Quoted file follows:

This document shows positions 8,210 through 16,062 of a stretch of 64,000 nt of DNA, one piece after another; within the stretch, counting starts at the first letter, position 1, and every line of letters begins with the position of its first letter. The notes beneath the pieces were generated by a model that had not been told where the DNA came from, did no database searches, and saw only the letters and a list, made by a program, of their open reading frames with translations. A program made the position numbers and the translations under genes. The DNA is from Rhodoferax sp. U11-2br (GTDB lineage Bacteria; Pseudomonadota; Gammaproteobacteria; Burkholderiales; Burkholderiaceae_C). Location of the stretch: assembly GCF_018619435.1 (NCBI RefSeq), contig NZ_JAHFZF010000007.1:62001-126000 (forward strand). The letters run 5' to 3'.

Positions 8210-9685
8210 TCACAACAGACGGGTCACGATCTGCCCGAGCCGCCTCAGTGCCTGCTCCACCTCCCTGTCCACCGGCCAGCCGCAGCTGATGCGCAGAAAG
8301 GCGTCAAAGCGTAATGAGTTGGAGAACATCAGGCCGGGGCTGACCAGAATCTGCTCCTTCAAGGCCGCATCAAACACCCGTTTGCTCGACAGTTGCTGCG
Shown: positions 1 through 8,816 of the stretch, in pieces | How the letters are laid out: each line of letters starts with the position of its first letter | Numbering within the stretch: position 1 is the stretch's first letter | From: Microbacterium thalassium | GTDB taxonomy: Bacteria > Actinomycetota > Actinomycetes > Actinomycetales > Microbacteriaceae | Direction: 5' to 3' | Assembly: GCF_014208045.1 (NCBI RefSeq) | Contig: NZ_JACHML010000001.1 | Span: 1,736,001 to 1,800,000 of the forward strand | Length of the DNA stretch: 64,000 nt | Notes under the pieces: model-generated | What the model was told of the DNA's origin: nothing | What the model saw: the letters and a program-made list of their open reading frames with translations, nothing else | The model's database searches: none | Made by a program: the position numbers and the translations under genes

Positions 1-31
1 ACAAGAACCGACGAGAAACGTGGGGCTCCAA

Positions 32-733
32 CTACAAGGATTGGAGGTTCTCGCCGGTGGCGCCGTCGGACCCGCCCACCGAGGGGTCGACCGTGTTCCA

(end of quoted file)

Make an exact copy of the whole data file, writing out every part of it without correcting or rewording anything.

This document shows positions 8,210 through 16,062 of a stretch of 64,000 nt of DNA, one piece after another; within the stretch, counting starts at the first letter, position 1, and every line of letters begins with the position of its first letter. The notes beneath the pieces were generated by a model that had not been told where the DNA came from, did no database searches, and saw only the letters and a list, made by a program, of their open reading frames with translations. A program made the position numbers and the translations under genes. The DNA is from Rhodoferax sp. U11-2br (GTDB lineage Bacteria; Pseudomonadota; Gammaproteobacteria; Burkholderiales; Burkholderiaceae_C). Location of the stretch: assembly GCF_018619435.1 (NCBI RefSeq), contig NZ_JAHFZF010000007.1:62001-126000 (forward strand). The letters run 5' to 3'.

Positions 8210-9685
8210 TCACAACAGACGGGTCACGATCTGCCCGAGCCGCCTCAGTGCCTGCTCCACCTCCCTGTCCACCGGCCAGCCGCAGCTGATGCGCAGAAAG
8301 GCGTCAAAGCGTAATGAGTTGGAGAACATCAGGCCGGGGCTGACCAGAATCTGCTCCTTCAAGGCCGCATCAAACACCCGTTTGCTCGACAGTTGCTGCG
Shown: positions 1 through 8,816 of the stretch, in pieces | How the letters are laid out: each line of letters starts with the position of its first letter | Numbering within the stretch: position 1 is the stretch's first letter | From: Microbacterium thalassium | GTDB taxonomy: Bacteria > Actinomycetota > Actinomycetes > Actinomycetales > Microbacteriaceae | Direction: 5' to 3' | Assembly: GCF_014208045.1 (NCBI RefSeq) | Contig: NZ_JACHML010000001.1 | Span: 1,736,001 to 1,800,000 of the forward strand | Length of the DNA stretch: 64,000 nt | Notes under the pieces: model-generated | What the model was told of the DNA's origin: nothing | What the model saw: the letters and a program-made list of their open reading frames with translations, nothing else | The model's database searches: none | Made by a program: the position numbers and the translations under genes

Positions 1-31
1 ACAAGAACCGACGAGAAACGTGGGGCTCCAA

Positions 32-733
32 CTACAAGGATTGGAGGTTCTCGCCGGTGGCGCCGTCGGACCCGCCCACCGAGGGGTCGACCGTGTTCCA